Home News Evanston Council Delays Ryan Field Decision for One Week to Review New Documents

Evanston Council Delays Ryan Field Decision for One Week to Review New Documents

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Evanston Council Delays Ryan Field Decision for One Week to Review New Documents

In an unexpected turn of events, the Evanston City Council voted to table its final vote on whether to approve rezoning to permit for live shows at a rebuilt Ryan Field at Northwestern University.

Evanston Mayor Daniel Biss made the announcement at first of the meeting on Monday, Nov. 13, two weeks after the controversial proposal’s first reading was approved with a 5-4 vote during an eight-hour meeting that resulted in the early morning hours of Oct. 31. Biss solid the swing vote.

Biss said the explanation for the delay request was to review updated documents, including the newest memorandum of understanding between the City and Northwestern, that had only been received by the City Council on Monday afternoon.

The Ryan Field measures, which the Village of Wilmette opposes, will now be on the council’s agenda for a special meeting scheduled for Monday, Nov. 20.

Councilperson Jonathan Nieuwsma, who made the motion to table the ultimate vote, said he desired to be sure that all the things was accurate before voting for final approval.

Evanston Mayor Daniel Biss addresses the room throughout the City Council meeting on Nov. 13.

“I just need to be certain that that every one the I’s are dotted and the T’s are crossed, and there’s no typos,” he said, adding that he desired to take two weeks to look it over as a way of stopping “pain and anxiety in the long term” for the City.

“I believed two weeks ago, we had a fairly good deal,” said Nieuwsma, who supported the live shows within the October vote. “The deal we’ve in front of us tonight is 75 percent higher than that deal.”

Councilperson Clare Kelly, who voted against the live shows, supported tabling the vote.

“I would love to see us have a strategy of publicly designating how we’re negotiating this between now and next week,” she said, with the rest of her statement being drowned out by applause from the audience.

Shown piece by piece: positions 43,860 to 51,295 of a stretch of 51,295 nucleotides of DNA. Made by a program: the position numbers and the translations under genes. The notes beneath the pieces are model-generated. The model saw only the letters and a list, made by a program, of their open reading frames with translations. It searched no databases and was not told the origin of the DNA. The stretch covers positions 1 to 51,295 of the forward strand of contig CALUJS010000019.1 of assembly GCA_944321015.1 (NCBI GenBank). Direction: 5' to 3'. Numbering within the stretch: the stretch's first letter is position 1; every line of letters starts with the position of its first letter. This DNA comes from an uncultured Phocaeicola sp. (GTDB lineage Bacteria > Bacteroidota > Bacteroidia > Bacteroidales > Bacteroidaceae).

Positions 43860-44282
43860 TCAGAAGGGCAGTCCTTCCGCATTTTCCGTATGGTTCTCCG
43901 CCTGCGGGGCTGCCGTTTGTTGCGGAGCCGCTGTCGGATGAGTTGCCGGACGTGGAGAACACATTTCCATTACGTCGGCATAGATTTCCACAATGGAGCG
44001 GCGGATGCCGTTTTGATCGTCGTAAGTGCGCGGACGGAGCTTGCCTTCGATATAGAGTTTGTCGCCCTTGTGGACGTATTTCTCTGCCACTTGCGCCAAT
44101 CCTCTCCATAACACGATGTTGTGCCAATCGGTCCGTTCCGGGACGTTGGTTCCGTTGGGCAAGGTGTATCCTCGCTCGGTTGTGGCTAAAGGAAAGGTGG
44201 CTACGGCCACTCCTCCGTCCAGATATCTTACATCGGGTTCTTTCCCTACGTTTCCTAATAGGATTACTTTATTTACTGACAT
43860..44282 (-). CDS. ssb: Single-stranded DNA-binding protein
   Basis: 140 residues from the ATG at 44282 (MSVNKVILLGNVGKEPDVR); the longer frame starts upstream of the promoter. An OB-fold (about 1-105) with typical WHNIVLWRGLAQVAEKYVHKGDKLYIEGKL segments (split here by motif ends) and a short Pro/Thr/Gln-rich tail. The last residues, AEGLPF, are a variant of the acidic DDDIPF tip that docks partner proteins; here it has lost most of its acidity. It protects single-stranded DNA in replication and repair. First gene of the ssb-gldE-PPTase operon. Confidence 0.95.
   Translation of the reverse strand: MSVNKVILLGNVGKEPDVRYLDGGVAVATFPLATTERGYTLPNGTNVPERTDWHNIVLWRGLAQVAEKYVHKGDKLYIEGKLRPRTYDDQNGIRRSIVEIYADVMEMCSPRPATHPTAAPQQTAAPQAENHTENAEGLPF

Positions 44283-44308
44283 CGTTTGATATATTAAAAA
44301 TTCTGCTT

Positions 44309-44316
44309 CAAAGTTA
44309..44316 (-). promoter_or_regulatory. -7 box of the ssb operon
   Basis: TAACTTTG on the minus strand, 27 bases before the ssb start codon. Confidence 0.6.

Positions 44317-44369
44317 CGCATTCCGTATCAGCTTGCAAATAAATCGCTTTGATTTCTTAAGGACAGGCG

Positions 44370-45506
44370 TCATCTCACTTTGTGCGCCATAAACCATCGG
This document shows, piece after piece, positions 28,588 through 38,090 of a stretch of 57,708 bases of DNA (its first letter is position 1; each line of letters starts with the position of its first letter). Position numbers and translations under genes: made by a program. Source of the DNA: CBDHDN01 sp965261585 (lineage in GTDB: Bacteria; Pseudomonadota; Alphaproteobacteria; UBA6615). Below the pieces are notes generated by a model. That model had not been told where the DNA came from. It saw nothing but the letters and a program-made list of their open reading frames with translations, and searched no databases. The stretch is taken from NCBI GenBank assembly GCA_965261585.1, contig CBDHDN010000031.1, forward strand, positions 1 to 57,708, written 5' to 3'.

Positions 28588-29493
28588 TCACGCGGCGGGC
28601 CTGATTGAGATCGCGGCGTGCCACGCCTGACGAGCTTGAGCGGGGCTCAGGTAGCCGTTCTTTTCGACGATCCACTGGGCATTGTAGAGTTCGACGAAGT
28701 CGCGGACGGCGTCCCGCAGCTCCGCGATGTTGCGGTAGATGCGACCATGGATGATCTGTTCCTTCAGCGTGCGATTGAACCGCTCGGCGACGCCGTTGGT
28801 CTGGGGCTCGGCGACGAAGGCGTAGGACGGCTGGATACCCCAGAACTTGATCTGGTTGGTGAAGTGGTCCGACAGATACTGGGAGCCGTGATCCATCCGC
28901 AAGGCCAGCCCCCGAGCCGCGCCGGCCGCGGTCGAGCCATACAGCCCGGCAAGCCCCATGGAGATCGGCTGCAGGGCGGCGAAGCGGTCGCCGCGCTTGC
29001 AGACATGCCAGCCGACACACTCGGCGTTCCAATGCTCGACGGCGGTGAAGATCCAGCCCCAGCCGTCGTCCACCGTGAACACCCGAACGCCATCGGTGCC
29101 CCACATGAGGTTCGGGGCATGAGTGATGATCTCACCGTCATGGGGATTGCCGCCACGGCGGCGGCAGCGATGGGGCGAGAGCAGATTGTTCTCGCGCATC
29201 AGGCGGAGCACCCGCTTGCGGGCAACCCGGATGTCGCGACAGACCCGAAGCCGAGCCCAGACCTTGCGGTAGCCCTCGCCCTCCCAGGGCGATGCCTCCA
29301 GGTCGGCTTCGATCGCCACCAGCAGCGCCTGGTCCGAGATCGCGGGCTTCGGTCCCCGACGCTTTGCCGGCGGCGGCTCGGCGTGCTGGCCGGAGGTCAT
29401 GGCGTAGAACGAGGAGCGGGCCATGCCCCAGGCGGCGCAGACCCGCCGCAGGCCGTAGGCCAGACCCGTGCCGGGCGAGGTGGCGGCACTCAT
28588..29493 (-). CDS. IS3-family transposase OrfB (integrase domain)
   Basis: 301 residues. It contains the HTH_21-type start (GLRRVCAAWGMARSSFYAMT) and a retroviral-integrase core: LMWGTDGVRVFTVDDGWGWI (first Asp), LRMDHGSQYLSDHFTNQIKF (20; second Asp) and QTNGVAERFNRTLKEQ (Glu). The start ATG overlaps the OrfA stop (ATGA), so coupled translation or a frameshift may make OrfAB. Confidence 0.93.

Kelly went on to say that she “feel(s) disenfranchised” by the method, and that she “definitely think(s) that the residents deserve strong representation on the table to get the highest deal possible.”

However the vote to table wasn’t unanimous, with Councilperson Devon Reid, a supporter of the live shows, arguing that a delay could harm the deal that’s been negotiated. He said inflation could find yourself impacting the deal.

“I believe it might be a mistake for us to table this,” Reid said. “I believe it might be a mistake for us to lose this deal.”

In a show of the division among the many Evanston community, a few of Reid’s comments were also drowned out by applause.

Reid and Councilperson Krissie Harris voted against tabling, while all other councilmembers present voted in favor of it.

Councilperson Juan Geracaris was absent from the vote. An NU worker, Geracaris was also absent from the primary vote two weeks prior.

Although the ultimate vote was tabled, about two dozen people spoke on the live shows during public comment, with their comments being a mixture of support and opposition.

Resident Peter Kelly said he believes the live shows will help funding of pensions for the police and fire departments.

“Live shows can function a stable, long-term source of previously unbudgeted revenues that can assist the council fulfill its recent long-term pension funding commitments,” he said.

Fellow resident David DeCarlo, an organizer with the anti-stadium Most Livable City Association, supported the continuance.

“I might please ask you to take the time to pause on this, at the same time as much as is obligatory,” he said.

Almost as soon as NU announced its plans in September 2022 to overhaul Ryan Field and permit live shows on the venue, opposition began to form, particularly in southeastern Wilmette. The opposition included the Wilmette Board of Trustees, which unanimously voted to oppose the project.

Moreover, Evanston’s Land Use Commission voted 7-2 on Oct. 11 to present Northwestern’s rezoning proposal a negative advice.

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